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Covid-19, health and pollution: what can be the role of agroforestry?

During these months affected by the pandemic due to SARS-CoV-2, information on mass media has highlighted the fact that Covid-19 was more diffused in highly air polluted areas suggesting possible links between air pollution and Covid-19.

In fact, looking at some Italian regions (Lombardy, Veneto and Emilia Romagna) where higher concentrations of air pollutants could be detected, the virus showed a more intense duffusion.

Despite many scientific publications highlighting the correlation between air pollution and cardiovascular and respiratory morbidity and mortality, so far, no strong data could support a relationship between pollution and mortality due to Covid-19.

A new research published on "Environmental Research Letters" has studied the relationship in USA between hazardous air pollutants (HAPs) exposure and US-based COVID-19 mortality. HAPs are a less studied group of pollutants, but include a wide array of known toxics such as volatile organic chemicals, metals, pesticides, etc. Results show that mortality in some not particularly populated, but highly polluted areas of the country, was higher in comparison with mortality in urban areas. Moreover, the outcomes of the study show a possible relationship between air pollutants and vulnerability of the population to get infected, while controlling for other variables such as, socioeconomic status, population health indicators, exposure to PM2.5 and ozone.

This study has important implications and demonstrates the need to not separate the research on human health from that on the environment. Human and environment health are strongly linked, as also the virologist Ilaria Capua - the One Health Center (Emergence Pathogens Institute, University of Florida) - claims, underlying the interconnections between the health of humans, animals, plants and the environment.

The Lancet Countdown report 2019 links climate change phenomena to an increased spread of infectious diseases but its impact on health is worsened, among many factors, also from emissions due to human activities.

Deforestation, urbanization and ecological and landscape fragmentation contribute to the transmission and spread of zoonosis.

The increase of epidemics is only one of the indirect and severe effects of emissions in the environment and of their impact on biodiversity and natural ecosystems.

In this context, which is the role of agriculture, of trees and how can agroforestry help?

Agriculture is one of the major causes of the disappearance of the 62% of the threatened or nearly threatened species and about 22% of the land area represented by biodiversity hotspots is threatened by agricultural expansion.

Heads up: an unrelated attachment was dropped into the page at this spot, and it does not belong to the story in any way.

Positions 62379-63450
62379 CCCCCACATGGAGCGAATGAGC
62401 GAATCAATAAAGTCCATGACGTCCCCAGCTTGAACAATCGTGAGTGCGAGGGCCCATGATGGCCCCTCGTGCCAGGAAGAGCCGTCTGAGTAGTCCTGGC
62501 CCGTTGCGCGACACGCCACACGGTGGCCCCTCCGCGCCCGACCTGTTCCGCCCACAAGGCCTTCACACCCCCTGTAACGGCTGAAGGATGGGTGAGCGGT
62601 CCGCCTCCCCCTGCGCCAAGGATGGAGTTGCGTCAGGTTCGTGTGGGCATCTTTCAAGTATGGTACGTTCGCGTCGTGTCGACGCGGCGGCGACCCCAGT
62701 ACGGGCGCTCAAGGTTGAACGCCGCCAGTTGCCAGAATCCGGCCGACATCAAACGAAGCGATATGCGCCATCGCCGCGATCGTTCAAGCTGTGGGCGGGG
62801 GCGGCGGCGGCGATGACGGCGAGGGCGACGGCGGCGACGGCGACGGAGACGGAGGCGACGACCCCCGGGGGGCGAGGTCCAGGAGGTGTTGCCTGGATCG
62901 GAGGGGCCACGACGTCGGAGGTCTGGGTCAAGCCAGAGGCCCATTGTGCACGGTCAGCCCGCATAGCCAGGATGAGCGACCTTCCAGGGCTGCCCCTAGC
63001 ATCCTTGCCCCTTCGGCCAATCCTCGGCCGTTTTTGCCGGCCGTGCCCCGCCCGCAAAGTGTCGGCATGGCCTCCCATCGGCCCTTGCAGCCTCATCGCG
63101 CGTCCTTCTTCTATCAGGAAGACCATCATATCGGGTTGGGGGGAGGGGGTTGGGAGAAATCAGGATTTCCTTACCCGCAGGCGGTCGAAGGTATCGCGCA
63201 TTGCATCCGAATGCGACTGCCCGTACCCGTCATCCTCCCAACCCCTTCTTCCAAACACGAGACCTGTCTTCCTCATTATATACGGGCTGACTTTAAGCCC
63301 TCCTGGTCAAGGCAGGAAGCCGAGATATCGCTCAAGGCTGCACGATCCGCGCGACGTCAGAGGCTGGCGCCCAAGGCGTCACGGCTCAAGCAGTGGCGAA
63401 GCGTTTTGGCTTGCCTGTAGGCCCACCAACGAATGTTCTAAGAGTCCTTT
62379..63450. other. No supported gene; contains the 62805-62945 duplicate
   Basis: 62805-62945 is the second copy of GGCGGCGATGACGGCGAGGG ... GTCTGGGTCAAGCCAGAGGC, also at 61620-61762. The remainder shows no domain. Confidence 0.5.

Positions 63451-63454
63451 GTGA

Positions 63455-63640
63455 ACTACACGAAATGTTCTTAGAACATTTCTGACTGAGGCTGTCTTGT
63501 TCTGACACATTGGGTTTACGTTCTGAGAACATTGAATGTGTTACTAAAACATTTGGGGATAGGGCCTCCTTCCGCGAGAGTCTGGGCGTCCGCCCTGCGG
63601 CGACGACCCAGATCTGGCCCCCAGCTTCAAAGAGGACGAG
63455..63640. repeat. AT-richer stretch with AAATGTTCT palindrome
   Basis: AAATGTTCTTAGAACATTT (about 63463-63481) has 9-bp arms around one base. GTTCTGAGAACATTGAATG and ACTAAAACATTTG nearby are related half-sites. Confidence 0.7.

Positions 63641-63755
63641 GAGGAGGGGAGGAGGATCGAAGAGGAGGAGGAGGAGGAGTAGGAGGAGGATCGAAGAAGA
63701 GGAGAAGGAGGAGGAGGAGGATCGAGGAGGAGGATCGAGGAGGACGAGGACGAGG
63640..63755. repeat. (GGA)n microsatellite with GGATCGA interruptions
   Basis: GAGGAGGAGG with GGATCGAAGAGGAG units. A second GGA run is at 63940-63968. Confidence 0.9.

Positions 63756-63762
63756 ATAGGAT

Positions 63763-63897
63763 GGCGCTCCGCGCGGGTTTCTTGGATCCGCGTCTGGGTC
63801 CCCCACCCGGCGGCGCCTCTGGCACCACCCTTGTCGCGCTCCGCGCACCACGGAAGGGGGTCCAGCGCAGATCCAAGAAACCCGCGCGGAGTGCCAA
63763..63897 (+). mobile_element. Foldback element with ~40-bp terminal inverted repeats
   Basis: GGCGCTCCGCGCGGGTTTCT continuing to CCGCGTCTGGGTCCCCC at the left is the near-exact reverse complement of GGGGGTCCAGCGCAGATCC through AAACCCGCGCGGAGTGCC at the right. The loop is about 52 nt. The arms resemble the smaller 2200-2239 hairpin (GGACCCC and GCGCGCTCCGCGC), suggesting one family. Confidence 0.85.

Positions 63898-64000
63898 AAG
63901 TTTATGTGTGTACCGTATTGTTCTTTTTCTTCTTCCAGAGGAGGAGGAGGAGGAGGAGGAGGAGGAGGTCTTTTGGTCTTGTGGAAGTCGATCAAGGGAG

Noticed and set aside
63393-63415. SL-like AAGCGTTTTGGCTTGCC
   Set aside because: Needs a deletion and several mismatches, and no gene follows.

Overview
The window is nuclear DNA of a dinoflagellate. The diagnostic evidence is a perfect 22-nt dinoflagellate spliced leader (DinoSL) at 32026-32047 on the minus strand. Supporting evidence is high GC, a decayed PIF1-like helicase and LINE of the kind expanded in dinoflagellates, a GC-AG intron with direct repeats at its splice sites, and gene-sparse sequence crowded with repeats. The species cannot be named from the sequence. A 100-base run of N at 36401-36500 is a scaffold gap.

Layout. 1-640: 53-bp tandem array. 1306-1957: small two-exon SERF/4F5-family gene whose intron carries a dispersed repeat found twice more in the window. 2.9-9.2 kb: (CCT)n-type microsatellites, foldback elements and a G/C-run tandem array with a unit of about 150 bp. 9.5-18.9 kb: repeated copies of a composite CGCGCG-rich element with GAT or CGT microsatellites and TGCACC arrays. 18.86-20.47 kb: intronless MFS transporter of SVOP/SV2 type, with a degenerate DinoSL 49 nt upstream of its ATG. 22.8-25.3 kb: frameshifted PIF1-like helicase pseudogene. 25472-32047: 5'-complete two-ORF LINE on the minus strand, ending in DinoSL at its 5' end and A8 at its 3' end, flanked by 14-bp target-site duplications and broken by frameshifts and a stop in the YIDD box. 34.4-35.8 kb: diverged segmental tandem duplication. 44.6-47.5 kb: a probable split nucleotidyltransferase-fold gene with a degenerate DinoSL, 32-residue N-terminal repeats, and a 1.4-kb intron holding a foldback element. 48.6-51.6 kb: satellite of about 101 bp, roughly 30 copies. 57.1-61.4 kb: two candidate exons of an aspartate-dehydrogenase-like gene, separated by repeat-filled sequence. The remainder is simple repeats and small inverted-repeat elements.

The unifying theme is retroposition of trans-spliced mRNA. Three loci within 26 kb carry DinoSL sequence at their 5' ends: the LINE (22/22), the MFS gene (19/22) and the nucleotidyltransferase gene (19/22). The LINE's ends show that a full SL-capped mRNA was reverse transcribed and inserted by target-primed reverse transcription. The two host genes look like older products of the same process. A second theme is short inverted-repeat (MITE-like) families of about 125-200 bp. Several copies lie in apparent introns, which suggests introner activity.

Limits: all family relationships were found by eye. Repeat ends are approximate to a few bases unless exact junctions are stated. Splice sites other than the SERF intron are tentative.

Once biodiversity changes have altered the dynamics of pathogen transmission, the likelihood of spillover to humans is high. Safeguarding biodiversity can prevent future pandemic zoonotic diseases.

As agroecological practices, agroforestry contributes to climate change mitigation and adaptation through the sustainable management of tree-based farming systems. Agroforestry can help to halt biodiversity loss and reduce pressure on forest ecosystems. Moreover, agroforestry prevents habitat destruction reducing soil erosion and flood events.

Agroforestry systems have shown to provide many benefits to the environment: reduction of runoff, raindrop interception and reduction of soil loss, reduction of agrochemicals and nutrient recycling, decrease of environmental impacts of fertilizers, soil fertility improvement, increase of use of belowground resources by crops and woody species, weed control, nitrogen fixation, carbon sequestration, improved soil biomass via tree fallow, accelerated mineralization and remediation of soils and shallow groundwaters. Agroforestry may also provide air quality improvement, greenhouse gas reduction, gaseous ammonia reduction and CO2 recycling, rise and stimulation of soil fauna, micro-climate stabilization, and pollination.

As regards to PM2.5, it is known that its finest portion can be stocked in and degraded by leaves and recent studies highlighted that the particulate removal is directly proportional to leaves biomass, peels and wax content.

Thus, trees and forests are extremely important as well as the proper choice of tree species is crucial. As trees are at the core of agroforestry systems and practices, European institutions must encourage and support any effort to invest in agroforestry strategies so that agroforestry can rise a leader role in providing agricultural solutions but also in improving the environment as well as human health and wellbeing.


Francesca Camilli



Baudron F. and Liegeois F. Fixing our global agricultural system to prevent the next COVID-19. Outlook on Agriculture 2020, 49(2): 111–118

Pavlidis G. and Tsihrintzis V.A. Pollution control by agroforestry systems: A short review. European Water 2017, 59: 297-301, 2017.

Petroni M., Hill D., Younes L. , Barkman L. , Howard S. , Howell B., Mirowsky J. and  Collins M. Hazardous air pollutant exposure as a contributing factor to COVID-19 mortality in the United States. Environmental Research Letters, Volume 15, N. 9